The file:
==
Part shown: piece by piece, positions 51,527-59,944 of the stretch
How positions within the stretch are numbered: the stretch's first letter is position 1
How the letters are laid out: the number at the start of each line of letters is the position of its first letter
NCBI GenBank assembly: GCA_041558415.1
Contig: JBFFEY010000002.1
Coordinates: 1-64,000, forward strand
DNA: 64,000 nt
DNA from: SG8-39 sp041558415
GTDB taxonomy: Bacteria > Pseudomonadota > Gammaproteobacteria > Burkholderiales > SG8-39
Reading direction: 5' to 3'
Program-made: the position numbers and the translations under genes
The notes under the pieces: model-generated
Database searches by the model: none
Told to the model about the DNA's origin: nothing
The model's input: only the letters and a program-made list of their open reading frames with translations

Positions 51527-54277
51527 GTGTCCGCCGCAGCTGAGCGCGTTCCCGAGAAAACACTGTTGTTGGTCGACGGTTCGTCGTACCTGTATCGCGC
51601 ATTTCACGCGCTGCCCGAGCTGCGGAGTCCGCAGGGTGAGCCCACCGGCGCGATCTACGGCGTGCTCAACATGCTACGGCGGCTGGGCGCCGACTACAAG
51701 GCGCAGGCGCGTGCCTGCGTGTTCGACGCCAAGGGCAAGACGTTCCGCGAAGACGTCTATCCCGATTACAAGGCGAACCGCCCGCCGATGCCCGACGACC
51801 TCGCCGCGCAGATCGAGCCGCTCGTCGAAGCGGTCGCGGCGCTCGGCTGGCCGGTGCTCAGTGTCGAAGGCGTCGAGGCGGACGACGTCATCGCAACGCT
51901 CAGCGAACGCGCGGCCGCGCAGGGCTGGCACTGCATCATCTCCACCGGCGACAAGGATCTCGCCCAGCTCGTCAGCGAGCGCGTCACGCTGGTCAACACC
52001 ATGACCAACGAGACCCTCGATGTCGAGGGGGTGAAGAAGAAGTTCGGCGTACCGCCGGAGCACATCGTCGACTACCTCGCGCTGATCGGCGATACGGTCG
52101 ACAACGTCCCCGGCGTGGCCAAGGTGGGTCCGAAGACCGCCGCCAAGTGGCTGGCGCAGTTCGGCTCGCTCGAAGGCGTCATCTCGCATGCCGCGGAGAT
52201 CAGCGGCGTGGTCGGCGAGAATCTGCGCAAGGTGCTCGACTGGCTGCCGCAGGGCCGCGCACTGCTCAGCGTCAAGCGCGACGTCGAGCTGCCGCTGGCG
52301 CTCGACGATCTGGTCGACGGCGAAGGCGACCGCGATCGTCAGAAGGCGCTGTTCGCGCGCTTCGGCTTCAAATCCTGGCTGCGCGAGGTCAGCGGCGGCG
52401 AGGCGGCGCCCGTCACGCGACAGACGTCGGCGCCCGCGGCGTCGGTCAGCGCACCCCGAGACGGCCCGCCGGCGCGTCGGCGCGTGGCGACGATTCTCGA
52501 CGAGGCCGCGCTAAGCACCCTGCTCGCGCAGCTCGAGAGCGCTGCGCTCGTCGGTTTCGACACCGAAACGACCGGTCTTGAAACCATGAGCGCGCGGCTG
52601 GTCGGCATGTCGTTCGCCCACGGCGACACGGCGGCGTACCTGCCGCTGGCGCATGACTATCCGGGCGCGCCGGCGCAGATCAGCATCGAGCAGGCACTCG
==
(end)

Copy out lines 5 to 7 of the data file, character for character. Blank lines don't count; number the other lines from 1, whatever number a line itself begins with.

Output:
Contig: JBFFEY010000002.1
Coordinates: 1-64,000, forward strand
DNA: 64,000 nt